Walton v. Ryan et al

Filing 19

ORDER DISMISSING CASE: the Petition (Doc. 1) is denied and dismissed with prejudice. The Clerk shall enter judgment accordingly. It is further ORDERED denying a Certificate of Appealability and leave to proceed in forma pauperis on appeal because the dismissal of the Petition is justified by a plain procedural bar and jurists of reason would not find the procedural ruling debatable. Signed by Magistrate Judge Eric J Markovich on 5/1/17. (See attached PDF for complete information.) (KAH)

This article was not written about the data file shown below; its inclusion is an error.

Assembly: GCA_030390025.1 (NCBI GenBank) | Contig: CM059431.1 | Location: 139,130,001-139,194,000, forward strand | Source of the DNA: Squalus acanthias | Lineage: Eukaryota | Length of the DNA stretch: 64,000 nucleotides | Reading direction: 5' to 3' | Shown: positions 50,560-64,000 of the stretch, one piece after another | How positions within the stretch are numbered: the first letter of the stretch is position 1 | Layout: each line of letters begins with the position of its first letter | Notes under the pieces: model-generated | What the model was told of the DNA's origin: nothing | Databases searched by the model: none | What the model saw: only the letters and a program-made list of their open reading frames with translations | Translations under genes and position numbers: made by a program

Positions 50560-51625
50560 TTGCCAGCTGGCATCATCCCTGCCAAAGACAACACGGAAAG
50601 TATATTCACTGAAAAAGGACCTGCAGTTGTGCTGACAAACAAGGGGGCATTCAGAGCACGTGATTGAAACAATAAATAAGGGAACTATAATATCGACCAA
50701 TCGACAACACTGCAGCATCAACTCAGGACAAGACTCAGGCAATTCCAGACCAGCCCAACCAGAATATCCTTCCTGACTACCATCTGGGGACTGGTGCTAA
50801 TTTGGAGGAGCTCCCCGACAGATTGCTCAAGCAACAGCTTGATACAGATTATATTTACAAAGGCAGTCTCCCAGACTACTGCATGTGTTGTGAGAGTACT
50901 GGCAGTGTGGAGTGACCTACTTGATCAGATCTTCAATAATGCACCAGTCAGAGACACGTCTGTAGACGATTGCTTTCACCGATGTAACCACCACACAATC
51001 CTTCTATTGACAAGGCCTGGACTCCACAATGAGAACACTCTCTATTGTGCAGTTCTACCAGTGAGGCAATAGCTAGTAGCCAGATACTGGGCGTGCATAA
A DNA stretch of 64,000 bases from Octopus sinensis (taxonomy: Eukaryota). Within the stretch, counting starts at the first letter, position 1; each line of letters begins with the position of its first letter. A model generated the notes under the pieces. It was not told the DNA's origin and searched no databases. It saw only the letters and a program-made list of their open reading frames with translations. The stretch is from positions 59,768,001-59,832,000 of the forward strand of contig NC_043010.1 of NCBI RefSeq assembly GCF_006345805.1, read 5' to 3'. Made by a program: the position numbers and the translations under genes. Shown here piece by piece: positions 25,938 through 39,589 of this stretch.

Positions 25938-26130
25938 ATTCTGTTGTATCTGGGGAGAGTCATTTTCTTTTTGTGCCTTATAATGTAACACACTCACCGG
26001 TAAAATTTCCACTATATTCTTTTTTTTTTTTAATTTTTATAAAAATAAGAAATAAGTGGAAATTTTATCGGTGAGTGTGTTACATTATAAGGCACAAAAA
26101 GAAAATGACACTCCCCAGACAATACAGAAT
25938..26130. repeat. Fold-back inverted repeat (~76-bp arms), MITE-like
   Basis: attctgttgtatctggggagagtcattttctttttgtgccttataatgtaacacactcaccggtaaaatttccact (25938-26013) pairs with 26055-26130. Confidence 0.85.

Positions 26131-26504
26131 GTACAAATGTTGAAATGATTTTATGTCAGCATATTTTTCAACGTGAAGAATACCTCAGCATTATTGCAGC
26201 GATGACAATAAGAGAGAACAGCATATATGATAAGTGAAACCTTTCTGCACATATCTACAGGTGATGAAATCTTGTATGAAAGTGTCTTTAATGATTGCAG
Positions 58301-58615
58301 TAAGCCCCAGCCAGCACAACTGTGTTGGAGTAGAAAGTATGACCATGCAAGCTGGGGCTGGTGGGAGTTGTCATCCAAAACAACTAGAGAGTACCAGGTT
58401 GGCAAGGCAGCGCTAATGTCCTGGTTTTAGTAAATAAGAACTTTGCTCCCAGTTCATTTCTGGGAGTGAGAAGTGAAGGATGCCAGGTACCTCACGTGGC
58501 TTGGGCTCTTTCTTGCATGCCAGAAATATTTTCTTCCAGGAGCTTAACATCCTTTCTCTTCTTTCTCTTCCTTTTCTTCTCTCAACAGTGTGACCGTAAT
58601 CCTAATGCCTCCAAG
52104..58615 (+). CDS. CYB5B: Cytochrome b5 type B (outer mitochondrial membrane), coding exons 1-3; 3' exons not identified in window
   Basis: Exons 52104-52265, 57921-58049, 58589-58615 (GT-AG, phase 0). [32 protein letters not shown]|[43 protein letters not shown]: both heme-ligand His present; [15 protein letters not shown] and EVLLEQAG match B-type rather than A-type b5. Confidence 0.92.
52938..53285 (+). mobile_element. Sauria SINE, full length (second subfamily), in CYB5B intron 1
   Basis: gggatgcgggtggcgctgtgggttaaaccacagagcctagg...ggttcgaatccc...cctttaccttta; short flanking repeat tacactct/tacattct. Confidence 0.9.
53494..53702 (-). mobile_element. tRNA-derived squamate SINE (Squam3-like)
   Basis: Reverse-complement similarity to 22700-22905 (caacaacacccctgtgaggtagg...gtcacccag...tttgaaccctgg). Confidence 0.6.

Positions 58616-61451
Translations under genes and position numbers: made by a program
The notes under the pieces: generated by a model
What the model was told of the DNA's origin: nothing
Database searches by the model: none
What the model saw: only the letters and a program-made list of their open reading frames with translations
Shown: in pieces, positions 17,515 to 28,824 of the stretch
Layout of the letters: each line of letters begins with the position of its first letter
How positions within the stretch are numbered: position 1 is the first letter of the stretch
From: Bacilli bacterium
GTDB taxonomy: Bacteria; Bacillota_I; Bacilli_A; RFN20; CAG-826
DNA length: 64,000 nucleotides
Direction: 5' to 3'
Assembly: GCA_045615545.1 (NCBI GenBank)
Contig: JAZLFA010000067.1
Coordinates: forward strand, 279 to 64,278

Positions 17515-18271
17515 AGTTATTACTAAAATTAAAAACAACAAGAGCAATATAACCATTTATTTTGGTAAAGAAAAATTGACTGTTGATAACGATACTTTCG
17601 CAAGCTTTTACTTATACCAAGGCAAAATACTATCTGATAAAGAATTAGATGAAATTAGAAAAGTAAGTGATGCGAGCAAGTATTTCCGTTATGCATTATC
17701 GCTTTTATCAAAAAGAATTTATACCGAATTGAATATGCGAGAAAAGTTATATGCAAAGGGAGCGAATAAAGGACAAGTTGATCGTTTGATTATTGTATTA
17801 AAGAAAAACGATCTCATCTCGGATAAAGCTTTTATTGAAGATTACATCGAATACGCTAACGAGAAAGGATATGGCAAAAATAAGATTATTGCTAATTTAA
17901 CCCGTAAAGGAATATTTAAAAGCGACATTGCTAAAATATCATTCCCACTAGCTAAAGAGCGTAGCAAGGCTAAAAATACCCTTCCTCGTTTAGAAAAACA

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1 WO 2 3 4 5 6 IN THE UNITED STATES DISTRICT COURT 7 FOR THE DISTRICT OF ARIZONA 8 9 Frank Jermar Walton, Petitioner, 10 11 ORDER v. 12 No. CV-14-02083-TUC-EJM Charles Ryan, et al., 13 Respondents. 14 15 16 Petitioner Frank Jemar Walton filed a pro se Petition for a Writ of Habeas Corpus 17 (“PWHC”) pursuant to 28 U.S.C. § 2254 on May 5, 2014. 1 (Doc. 1). Petitioner raises two 18 grounds for relief: (1) ineffective assistance of counsel; and (2) due process violations. 19 Respondents filed an Answer contending that the PWHC is untimely, and further that all 20 of Petitioner’s claims are unexhausted and procedurally defaulted and not cognizable on 21 habeas review. Petitioner did not file a reply. The Court concludes that Petitioner’s 22 PWHC is untimely, and that Petitioner has not shown that he is entitled to statutory or 23 equitable tolling. Accordingly, the petition will be denied. 24 I. FACTUAL AND PROCEDURAL BACKGROUND 25 On August 22, 2012, Petitioner pled guilty in Pima County Superior Court to one 26 count of aggravated assault with a deadly weapon/dangerous instrument. (Doc. 14 Ex. A). 27 1 28 Although the Petition was docketed by the Clerk on May 9, 2014, the Court assumes that Petitioner deposited his PWHC in the prison mailing system on May 5, 2014, as indicated by Petitioner’s signature on his Petition. (Doc. 1 at 9). 1 Petitioner was sentenced to five years imprisonment. (Doc. 14 Ex. C). In his sentencing 2 memorandum, Petitioner described the facts of his crime as follows: 3 This incident arose out of a drunken Frank Walton walking down a residential street shooting a handgun up in the air. There was a confrontation with the victim who perceived that Frank was threatening him with the gun. Ultimately the victim shot at and wounded Frank with a shotgun. Frank never discharged his gun at either of the victims and no one but Frank was injured in this incident. 4 5 6 7 8 9 10 11 12 13 14 15 16 17 18 19 20 21 22 23 24 25 26 27 28 (Doc. 14 Ex. B at 1). Petitioner did not file a Rule 32 petition for post-conviction relief. 2 Petitioner deposited his PWHC in the prison mailing system on May 5, 2014. (Doc. 1). In Ground One, Petitioner claims that his counsel was ineffective for failing to investigate the police interview that took place after Petitioner underwent surgery and was on medication. Petitioner contends that counsel should have filed motions to have the charges dismissed based on Petitioner’s condition during the interview and his improper waiver of his Miranda rights. In Ground Two, Petitioner alleges that his due process rights were violated when the detective misapplied Miranda, that he was not fully cognizant of his rights, and that his counsel did not file any motions. Respondents contend that the PWHC is untimely and that Petitioner has not shown that he is entitled to statutory or equitable tolling. (Doc. 14). Respondents further contend that Grounds One and Two of the Petition are unexhausted and procedurally defaulted and that Petitioner has not shown cause and prejudice or a fundamental miscarriage of justice to excuse his default. Respondents further allege that Petitioner’s claims are not cognizable on federal habeas review. Respondents thus conclude that the PWHC is not properly before this Court for review and should be denied and dismissed with prejudice. 2 As Respondents note, because Petitioner pled guilty to his charge, he could not file a direct appeal and could only challenge his conviction and sentence through a Rule 32 petition. See A.R.S. § 13-4033(B) (“In noncapital cases a defendant may not appeal from a judgment or sentence that is entered pursuant to a plea agreement or an admission to a probation violation ”); Ariz R Crim P 32 1 (“Any person who pled guilty or no contest admitted a probation violation or whose probation was automatically violated based upon a plea of guilty or no contest shall have the right to file a post-conviction relief proceeding, and this proceeding shall be known as a Rule 32 of-right proceeding.”). -2- 1 2 II. STATUTE OF LIMITATIONS A. Timeliness 3 As a threshold matter, the Court must consider whether Petitioner’s PWHC is 4 barred by the statute of limitation. See White v. Klizkie, 281 F.3d 920, 921–22 (9th Cir. 5 2002). The writ of habeas corpus affords relief to persons in custody pursuant to the 6 judgment of a state court in violation of the Constitution, laws, or treaties of the United 7 States. 28 U.S.C. §§ 2241(c)(3), 2254(a). Petitions for habeas corpus are governed by the 8 Antiterrorism and Effective Death Penalty Act of 1996 (“AEDPA”). 28 U.S.C. § 2244. 9 The AEDPA mandates that a one-year statute of limitations applies to applications for a 10 writ of habeas corpus by a person in state custody. 28 U.S.C. § 2244(d)(1). Section 11 2244(d)(1) provides that the limitations period shall run from the latest of: 12 13 14 15 16 17 18 19 20 21 22 23 24 25 26 27 28 (A) the date on which the judgment became final by the conclusion of direct review or the expiration of the time for seeking such review; (B) the date on which the impediment to filing an application created by State action in violation of the Constitution or laws of the United States is removed, if the applicant was prevented from filing by such State action; (C) the date on which the constitutional right asserted was initially recognized by the Supreme Court, if the right has been newly recognized by the Supreme Court and made retroactively applicable to cases on collateral review; or (D) the date on which the factual predicate of the claim or claims presented could have been discovered through the exercise of due diligence. 28 U.S.C. § 2244(d)(1); Shannon v. Newland, 410 F.3d 1083 (9th Cir. 2005). The other subsections being inapplicable here, Petitioner must have filed his habeas petition within one year from “the date on which the judgment became final by the conclusion of direct review or the expiration of the time for seeking such review.” 28 U.S.C. § 2244(d)(1)(A); see also McQuiggin v. Perkins, 133 S. Ct. 1924, 1929 (2013). Petitioner was sentenced on September 25, 2012. (Doc. 14 Ex. C). Petitioner had 90 days from that date to file a notice of post-conviction relief. See Ariz. R. Crim. P. 32.4(a). Because Petitioner did not file a Rule 32 petition for post-conviction relief, Petitioner’s -3- 1 judgment and sentence became final on December 24, 2012 within the meaning of 28 2 U.S.C. § 2244(d)(1)(A). Thus, absent any tolling, the one-year limitations period would 3 have commenced on December 24, 2012 and expired on December 24, 2013. 4 B. Statutory Tolling 5 The one-year limitation period under AEDPA is statutorily tolled during the time 6 in “which a properly filed application for State post-conviction or other collateral review 7 with respect to the pertinent judgment or claim is pending.” 28 U.S.C. § 2244(d)(2); see 8 also Lott v. Mueller, 304 F.3d 918, 921 (9th Cir. 2002). An application for State post- 9 conviction relief is ‘“properly filed’ when its delivery and acceptance are in compliance 10 with the applicable laws and rules governing filings.” Artuz v. Bennett, 531 U.S. 4, 8 11 (2000). Moreover, if a state court rejects a petitioner’s PCR petition as untimely, it cannot 12 be “properly filed” and the petitioner is not entitled to statutory tolling. Pace v. 13 DiGuglielmo, 544 U.S. 408, 418 (2005). 14 In Arizona, post-conviction review is pending once a notice of post-conviction 15 relief is filed, even though the petition is not filed until later. Isley v. Arizona Department 16 of Corrections, 383 F.3d 1054, 1056 (9th Cir. 2004); see also Ariz. R. Crim. P. 32.4(a) 17 (“A proceeding is commenced by timely filing a notice of post-conviction relief with the 18 court in which the conviction occurred.”). An application for state post-conviction relief 19 remains pending until it has achieved final resolution through the state’s post-conviction 20 procedure. Carey v. Saffold, 536 U.S. 214, 220 (2002). State law determines the 21 conclusion of collateral review and thus, state law also determines the conclusion of 22 statutory tolling under the AEDPA. See Hemmerle v. Schriro, 495 F.3d 1069, 1077 (9th 23 Cir. 2007). 24 Here, Petitioner did not file a notice of PCR or file a petition for Rule 32 relief. 25 Accordingly, statutory tolling does not apply to toll AEDPA’s one-year statute of 26 limitations. 27 28 C. Equitable Tolling In certain limited circumstances, AEDPA’s one-year filing deadline may be -4- 1 equitably tolled. Holland v. Florida, 130 S.Ct. 2549, 2560 (2010). A petitioner is entitled 2 to equitable tolling if he can demonstrate that “‘(1) that he has been pursuing his rights 3 diligently and (2) that some extraordinary circumstances stood in his way’” to prevent 4 him from timely filing a petition. Id. at 2562 (quoting Pace, 544 U.S. at 418); Miles v. 5 Prunty, 187 F.3d 1104, 1107 (9th Cir. 1999) (generally, equitable tolling may be applied 6 only when “extraordinary circumstances beyond a prisoner’s control make it impossible 7 to file a petition on time.”). Further, a petitioner must establish a “causal connection” 8 between the extraordinary circumstance and his failure to file a timely petition. See 9 Bryant v. Arizona Attorney General, 499 F.3d 1056, 1060 (9th Cir. 2007). “‘[T]he 10 threshold necessary to trigger equitable tolling [under AEDPA] is very high, lest the 11 exceptions swallow the rule.’” Spitsyn v. Moore, 345 F.3d 796, 799 (9th Cir. 2003) 12 (quoting Miranda v. Castro, 292 F.3d 1063, 1066 (9th Cir. 2002)). 13 Here, Petitioner has failed to meet his burden. The record before this Court is 14 devoid of any evidence to demonstrate that Petitioner is entitled to equitable tolling. 15 Petitioner contends that he did not file any appeals because of his “intense hatred and 16 distrust” of other inmates, and appears to allege that he paid other inmates to help him 17 with his legal proceedings and was conned out of his money. (Doc. 1 at 5). Petitioner 18 further states that this put him into a deep depression and that he finally started taking 19 medication for his depression. Id. However, Petitioner does not explain why he waited so 20 long to file his habeas petition, and Petitioner’s claims are insufficient to demonstrate any 21 extraordinary circumstances that prevented him from timely filing the petition. And, in 22 any event, Petitioner’s pro se status, indigence, limited legal resources, ignorance of the 23 law, or lack of representation during the applicable filing period do not constitute 24 extraordinary circumstances justifying equitable tolling. See, e.g., Rasberry v. Garcia, 25 448 F.3d 1150, 1154 (9th Cir. 2006); see also Ford v. Pliler, 590 F.3d 782, 789 (9th Cir. 26 2009) (“A petitioner’s misunderstanding of accurate information cannot merit relief, as 27 equitable tolling requires a petitioner to show that some extraordinary circumstance[ ] 28 beyond [his] control caused his late petition, and this standard has never been satisfied by -5- 1 a petitioner’s confusion or ignorance of the law alone.”); Waldron-Ramsey v. Pacholke, 2 556 F.3d 1008, 1011 (9th Cir. 2009) (“To apply the doctrine in extraordinary 3 circumstances necessarily suggests the doctrine’s rarity, and the requirement that 4 extraordinary circumstances stood in his way suggests that an external force must cause 5 the untimeliness, rather than . . . merely oversight, miscalculation or negligence on the 6 petitioner’s part . . . .”) (internal quotation marks and brackets omitted)). 7 8 9 Accordingly, the Court finds that Petitioner is not entitled to equitable tolling and the PWHC is untimely. III. CONCLUSION 10 In sum, the statute of limitations began to run on December 24, 2012 and ran 11 uninterrupted until December 24, 2013. Petitioner did not file his federal habeas petition 12 until May 5, 2014, approximately one year and five months after the limitations period 13 expired. Therefore, based on the above analysis, the Court finds that Petitioner’s PWHC 14 is barred by the statute of limitations. 3 Accordingly, 15 16 IT IS HEREBY ORDERED that the Petition (Doc. 1) is denied and dismissed with prejudice. The Clerk shall enter judgment accordingly. 17 IT IS FURTHER ORDERED denying a Certificate of Appealability and leave to 18 proceed in forma pauperis on appeal because the dismissal of the Petition is justified by a 19 plain procedural bar and jurists of reason would not find the procedural ruling debatable. 20 Dated this 1st day of May, 2017. 21 22 23 24 25 26 27 3 28 In light of the finding of untimeliness, the Court declines to address Respondents’ arguments on exhaustion and the effect of Petitioner’s plea agreement on his ability to bring ineffective assistance of counsel claims. -6-